Director: Ibrahim Omer
Head statue of Kushite king Tanwetamani from
Kerma, Sudan. Uncovered by the Swiss archaeological expedition, 2003.
Ancient Sudan Nubia
Meroe gallery

History: The Medjay
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History: The Land of Punt
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Updated articles: The Kushite Kingdom at Kerma, Early Statehood in Sudan, The Expansion of Kerma: A-Group and C-Group.

Art History: Observations on the Deffufas of Kerma , Remarks on Kushite Temples Dated to the Napatan-Meroitic Period, Remarks on Palace Architectures, and Drawing Reconstructions

The work is a reconstruction attempt of Gebel Barkal as a cultural and an architectural site of historical value. The work depicts ... (Read more)

New article added to the Burials section: The Pyramids (of Sudan)
The Sudan Day,
at Monterey Bay

Questions from Readers

Ancient History of Western Sudan
by Ibrahim.B.Musa

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Where is the land of Kush?

Kush is located in Northeastern Africa, within the political boundaries of modern Sudan.

Alternative Names for Kush:

Three terms are used in literature to refer to the land of Kush; these are Ethiopia, ancient Nubia, and recently Sudan. Click here for more on each name.

Who are the Kushite?

The Kushites are the ancestors of the people of North Sudan today. The people of Kush practiced agriculture along the Nile Valley building one of the very early world civilizations. According to the Biblical Table of Nations, the Kushites are the descendants of Ham, the son of Noah. According to the classification system in linguistics, the modern Nubian language is defined as a Nilo-Saharan language, though other studies classify it as Afro-Asiatic.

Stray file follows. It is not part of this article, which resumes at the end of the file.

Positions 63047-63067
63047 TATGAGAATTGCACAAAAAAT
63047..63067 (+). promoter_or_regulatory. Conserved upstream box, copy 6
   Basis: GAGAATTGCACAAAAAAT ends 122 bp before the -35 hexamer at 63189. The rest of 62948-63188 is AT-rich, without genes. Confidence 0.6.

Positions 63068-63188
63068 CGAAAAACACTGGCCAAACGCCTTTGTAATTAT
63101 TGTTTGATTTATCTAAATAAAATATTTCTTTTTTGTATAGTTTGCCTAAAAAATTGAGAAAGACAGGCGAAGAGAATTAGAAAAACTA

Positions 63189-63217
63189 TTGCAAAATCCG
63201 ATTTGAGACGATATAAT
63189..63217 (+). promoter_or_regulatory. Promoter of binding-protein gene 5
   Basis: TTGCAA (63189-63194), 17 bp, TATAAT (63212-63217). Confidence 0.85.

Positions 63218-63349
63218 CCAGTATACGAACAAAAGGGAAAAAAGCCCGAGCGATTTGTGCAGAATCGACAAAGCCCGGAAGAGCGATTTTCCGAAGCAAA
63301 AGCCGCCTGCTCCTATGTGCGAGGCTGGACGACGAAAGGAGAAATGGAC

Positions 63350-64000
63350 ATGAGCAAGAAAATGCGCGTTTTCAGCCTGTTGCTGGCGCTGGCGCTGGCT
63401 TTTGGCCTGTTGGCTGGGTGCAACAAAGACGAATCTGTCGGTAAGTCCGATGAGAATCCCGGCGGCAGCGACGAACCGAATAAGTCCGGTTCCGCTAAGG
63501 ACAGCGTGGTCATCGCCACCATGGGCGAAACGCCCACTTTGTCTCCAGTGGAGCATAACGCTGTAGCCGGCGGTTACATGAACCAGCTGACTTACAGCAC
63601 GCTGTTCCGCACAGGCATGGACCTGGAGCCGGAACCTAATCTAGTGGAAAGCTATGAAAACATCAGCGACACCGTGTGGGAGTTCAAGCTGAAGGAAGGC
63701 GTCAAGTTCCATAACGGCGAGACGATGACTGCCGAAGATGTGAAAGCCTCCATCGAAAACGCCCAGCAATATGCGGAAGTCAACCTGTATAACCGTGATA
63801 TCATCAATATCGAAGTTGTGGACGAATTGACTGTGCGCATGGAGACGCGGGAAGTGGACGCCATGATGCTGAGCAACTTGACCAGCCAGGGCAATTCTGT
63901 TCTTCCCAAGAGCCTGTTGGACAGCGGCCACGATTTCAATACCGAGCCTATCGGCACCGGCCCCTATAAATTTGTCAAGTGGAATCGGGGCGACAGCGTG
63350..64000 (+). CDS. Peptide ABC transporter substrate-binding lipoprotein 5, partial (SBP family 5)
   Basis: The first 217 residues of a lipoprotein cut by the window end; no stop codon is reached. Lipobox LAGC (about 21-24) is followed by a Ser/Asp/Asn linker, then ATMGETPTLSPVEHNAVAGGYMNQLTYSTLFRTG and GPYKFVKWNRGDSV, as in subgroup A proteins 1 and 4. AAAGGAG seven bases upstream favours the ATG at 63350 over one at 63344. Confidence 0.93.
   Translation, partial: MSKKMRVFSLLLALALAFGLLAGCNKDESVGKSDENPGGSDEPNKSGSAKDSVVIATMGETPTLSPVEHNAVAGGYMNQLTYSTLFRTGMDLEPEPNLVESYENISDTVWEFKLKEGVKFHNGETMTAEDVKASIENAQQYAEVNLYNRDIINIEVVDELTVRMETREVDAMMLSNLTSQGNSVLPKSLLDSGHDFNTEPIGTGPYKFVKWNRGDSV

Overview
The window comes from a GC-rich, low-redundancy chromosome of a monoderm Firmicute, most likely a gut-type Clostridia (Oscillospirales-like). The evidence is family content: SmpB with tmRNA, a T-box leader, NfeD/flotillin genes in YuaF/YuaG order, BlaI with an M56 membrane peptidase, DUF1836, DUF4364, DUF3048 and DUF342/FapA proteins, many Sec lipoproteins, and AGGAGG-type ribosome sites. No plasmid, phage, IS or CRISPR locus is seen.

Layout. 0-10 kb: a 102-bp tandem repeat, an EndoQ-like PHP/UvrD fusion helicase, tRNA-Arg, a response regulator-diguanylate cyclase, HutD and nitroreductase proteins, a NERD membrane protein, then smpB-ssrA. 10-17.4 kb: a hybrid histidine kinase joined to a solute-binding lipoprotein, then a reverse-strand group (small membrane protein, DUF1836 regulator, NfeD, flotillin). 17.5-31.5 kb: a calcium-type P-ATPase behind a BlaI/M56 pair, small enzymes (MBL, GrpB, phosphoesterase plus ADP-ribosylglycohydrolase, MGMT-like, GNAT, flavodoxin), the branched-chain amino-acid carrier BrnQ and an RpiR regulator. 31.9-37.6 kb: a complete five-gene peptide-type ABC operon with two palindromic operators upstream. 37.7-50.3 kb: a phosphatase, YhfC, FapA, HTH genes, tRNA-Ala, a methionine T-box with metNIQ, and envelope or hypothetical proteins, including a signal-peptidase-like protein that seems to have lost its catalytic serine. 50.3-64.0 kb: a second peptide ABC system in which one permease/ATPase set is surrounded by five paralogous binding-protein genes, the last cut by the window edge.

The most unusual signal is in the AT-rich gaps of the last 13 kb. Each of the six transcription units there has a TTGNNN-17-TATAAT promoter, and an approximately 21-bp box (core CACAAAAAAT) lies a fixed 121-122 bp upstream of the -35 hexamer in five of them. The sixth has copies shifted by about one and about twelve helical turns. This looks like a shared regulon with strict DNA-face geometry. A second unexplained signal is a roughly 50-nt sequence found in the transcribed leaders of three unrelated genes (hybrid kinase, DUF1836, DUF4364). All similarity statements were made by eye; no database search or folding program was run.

After the intensified migration of Arab populations into Sudan, starting from the fourteenth century CE, many Arab tribes settled and intermarried with the local population. As most of the immigrants were men, and since Arabs follow a patreliniar tradition (i.e. the children take the identity of their fathers), a majority of Sudanese today define themselves as Arabs.

Groups of nomads, closely related to the Kushites, have inhabited the eastern and western deserts relieng on subsistent agriculture. Th nomads of the east were known to the Kushites as "Meded", to the Egyptians as "Medjay", to the Arabs as "Beja," and to the Romans as "Blemmyes." Since ancient times, the inhabitants of the western deserts have practiced pastoralism, side by side with the Libyans.

Intermarriages with other foreigners took place at different times and in other parts of Sudan, which caused the Kushite identity to disappear and the Nubian identity to wither greatly. For example, in Western Sudan, some of the indigenous nomads, who inhabited those regions since ancient times, had intermixed with West- African immigrants, as well as with Arab settlers. A minority of Sudanese today along the Nile still identify as Nubians.

Today, the language and culture of the bulk of Sudanese people is obviously an Arabic one. Yet, the physical features and genetics of today's Sudanese population proved to be mainly native. The Anthropological studies of mummies from ancient Sudan and the sharp and clear colored drawings of people found inside Kushite burials that go back as far as 3000 years, prove that the ancient people of Kush looked typically like the modern people of North Sudan with their dark-red complexion and curly or wavy hair.

The primary material of the website is authored by Ibrahim Omer © 2008.